This is the House of Vision by Kouichi Kimura, discussed in a post here. It’s really worth looking into because it’s really beautiful inside, but even moreso because the rectilinear fashion becomes a fetish there. Hey, if that’s your thing……..
The Los Andes House by Juan Carlos Doblado, written up here. Very open, windows spanning the length(s) of the house, complemented by… you guessed it… a long one lane pool and prairies! There are many others: Casa Gutierrez by P&P Architects, the majestic Hilltop House by Safdie Rabines, etc.
I have two points to make on this subject. One: this is not so different from most architecture in Western history, though you’ll find some rather astonishing forms in other cultures as the norm. Gives you some food for thought on the Sapir-Whorf hypothesis. Two: I actually think that an example from Star Trek history, yes STAR TREK, explains it much more eloquently than I. Recently Doug Drexler, a long-time art everyman for the Star Trek franchise (most recently Visual Effects CG Supervisor for Battlestar Galactica — a not insubstantial job one would think), posted somewhat of a memorial to Robert Justman, one of his predecessors as a Trek everyman, who was instrumental to keeping the dream of Trek alive for years. Justman as a producer for Trek had to be a master of cost control or the whole show would come apart. Drexler explains this mastery thusly (emphasis mine):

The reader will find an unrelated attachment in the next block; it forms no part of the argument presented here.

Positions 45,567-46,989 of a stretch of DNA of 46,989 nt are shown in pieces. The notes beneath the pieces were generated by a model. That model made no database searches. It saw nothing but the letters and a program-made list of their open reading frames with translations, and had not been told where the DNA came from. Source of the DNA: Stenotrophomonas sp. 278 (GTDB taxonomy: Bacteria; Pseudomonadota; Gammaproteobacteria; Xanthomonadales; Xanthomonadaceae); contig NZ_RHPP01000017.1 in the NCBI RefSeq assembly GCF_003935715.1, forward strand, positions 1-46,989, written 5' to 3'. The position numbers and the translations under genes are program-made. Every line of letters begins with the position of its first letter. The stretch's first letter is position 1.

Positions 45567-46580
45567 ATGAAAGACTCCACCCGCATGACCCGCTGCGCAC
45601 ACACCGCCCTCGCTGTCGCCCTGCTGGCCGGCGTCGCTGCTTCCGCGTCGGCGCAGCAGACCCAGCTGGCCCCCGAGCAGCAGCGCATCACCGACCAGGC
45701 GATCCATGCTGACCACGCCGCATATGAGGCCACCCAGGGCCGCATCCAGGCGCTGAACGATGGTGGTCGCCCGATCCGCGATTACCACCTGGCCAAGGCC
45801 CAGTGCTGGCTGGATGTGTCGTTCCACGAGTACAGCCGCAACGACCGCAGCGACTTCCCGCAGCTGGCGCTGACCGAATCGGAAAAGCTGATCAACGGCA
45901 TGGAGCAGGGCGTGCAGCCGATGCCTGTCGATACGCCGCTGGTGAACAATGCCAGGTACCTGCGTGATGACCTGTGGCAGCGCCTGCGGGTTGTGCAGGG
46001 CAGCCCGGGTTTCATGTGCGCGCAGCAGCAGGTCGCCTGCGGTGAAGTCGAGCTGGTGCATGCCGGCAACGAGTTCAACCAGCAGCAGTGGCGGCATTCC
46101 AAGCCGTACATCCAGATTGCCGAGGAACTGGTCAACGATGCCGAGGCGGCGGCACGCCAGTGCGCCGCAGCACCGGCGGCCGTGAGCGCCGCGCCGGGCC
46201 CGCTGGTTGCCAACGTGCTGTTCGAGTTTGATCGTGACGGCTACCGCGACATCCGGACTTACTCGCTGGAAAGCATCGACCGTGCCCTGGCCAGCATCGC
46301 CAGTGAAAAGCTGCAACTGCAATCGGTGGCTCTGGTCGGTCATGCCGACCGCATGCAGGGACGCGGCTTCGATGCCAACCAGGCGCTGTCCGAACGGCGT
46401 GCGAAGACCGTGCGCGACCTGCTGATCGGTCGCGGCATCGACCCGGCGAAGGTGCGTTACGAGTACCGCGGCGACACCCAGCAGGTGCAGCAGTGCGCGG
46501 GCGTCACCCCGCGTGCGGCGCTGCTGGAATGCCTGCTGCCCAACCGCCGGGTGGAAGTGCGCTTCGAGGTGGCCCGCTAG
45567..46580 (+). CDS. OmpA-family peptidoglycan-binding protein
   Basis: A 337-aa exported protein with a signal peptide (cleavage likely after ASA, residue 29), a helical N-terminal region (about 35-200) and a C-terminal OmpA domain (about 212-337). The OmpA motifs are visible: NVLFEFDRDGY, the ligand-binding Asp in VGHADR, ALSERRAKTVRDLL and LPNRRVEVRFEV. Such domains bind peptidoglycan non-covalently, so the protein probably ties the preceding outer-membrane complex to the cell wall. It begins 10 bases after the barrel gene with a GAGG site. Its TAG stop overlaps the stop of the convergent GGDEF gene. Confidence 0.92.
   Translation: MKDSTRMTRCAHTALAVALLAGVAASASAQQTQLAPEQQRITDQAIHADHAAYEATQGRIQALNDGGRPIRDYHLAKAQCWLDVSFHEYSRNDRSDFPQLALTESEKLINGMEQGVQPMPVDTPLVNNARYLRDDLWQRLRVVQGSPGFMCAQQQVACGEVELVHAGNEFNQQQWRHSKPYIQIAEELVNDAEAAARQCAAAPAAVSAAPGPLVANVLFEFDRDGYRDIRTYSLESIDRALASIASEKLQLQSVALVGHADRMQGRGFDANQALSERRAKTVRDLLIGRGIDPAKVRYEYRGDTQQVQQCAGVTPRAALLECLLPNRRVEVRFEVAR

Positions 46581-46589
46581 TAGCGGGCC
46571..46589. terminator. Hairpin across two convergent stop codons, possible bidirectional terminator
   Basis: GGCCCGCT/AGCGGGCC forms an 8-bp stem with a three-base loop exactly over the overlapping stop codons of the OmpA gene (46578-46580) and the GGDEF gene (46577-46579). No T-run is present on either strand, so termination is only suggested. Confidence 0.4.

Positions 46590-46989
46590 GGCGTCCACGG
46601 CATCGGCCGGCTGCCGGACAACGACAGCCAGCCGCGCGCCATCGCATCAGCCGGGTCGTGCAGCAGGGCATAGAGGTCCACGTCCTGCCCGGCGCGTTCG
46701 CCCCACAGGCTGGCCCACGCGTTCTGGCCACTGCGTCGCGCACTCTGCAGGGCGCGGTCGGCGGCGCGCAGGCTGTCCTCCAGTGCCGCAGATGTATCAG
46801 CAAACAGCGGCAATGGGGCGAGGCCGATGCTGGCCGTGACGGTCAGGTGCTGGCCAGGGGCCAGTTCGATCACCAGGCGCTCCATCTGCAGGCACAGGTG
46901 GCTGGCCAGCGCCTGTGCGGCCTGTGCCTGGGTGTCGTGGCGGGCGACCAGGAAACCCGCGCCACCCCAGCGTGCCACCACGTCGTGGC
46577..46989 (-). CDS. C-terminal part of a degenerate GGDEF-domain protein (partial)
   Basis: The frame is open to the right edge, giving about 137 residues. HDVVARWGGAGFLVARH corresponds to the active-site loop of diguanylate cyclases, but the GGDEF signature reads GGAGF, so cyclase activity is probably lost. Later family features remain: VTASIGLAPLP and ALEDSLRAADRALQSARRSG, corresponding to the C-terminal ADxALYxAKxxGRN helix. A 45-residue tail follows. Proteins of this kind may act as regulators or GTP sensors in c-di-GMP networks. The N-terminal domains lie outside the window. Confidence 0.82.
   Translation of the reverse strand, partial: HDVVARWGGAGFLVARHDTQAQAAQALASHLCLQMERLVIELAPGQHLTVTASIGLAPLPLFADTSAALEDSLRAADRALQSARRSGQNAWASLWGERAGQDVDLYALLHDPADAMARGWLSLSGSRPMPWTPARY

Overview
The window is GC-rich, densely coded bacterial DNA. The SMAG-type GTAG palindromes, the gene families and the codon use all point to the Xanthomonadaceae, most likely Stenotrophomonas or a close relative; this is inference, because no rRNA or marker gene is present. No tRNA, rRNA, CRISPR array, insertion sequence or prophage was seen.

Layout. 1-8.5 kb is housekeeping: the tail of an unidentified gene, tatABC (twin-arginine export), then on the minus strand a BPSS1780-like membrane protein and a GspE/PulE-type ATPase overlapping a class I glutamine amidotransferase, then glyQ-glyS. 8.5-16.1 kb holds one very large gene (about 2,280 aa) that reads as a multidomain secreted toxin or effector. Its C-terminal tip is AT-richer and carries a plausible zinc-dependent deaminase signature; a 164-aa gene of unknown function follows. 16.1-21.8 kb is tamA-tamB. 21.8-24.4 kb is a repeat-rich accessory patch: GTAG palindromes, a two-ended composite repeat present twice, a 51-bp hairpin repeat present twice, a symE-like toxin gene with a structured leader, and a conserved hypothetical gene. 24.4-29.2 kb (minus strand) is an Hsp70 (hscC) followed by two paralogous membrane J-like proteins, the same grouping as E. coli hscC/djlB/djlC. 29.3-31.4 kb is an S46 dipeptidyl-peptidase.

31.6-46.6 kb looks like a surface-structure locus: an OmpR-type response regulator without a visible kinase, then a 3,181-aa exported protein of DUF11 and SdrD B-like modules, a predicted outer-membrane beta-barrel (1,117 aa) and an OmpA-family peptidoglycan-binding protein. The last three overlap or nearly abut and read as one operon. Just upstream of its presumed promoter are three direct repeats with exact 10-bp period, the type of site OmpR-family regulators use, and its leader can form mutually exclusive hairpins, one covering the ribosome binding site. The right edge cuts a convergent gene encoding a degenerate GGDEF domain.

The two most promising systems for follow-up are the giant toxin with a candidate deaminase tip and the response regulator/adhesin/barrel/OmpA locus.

1986 – Since you are a professional… Bob reaches inside a file drawer… stops and looks up at me wryly… you ARE a professional? Yes sir, I think so, I reply. Bob removes a small box from the cabinet and sets it on his desk. I watch him remove something from it with the same sense of awe I had when I watched Reger uncover a self powered lighting panel in “Return of the Archons”. From the cardboard box he withdraws a five inch hand modeled prototype of the Enterprise D with pencil drawn windows on it. Bob smiles at my slack jawed reaction… Greg Jein built it for us… not a straight line on it… he says proudly. I smile, because I know that in producer-speak, that means “expensive”.
And so ends the mystery of the fetish of the rectilinear.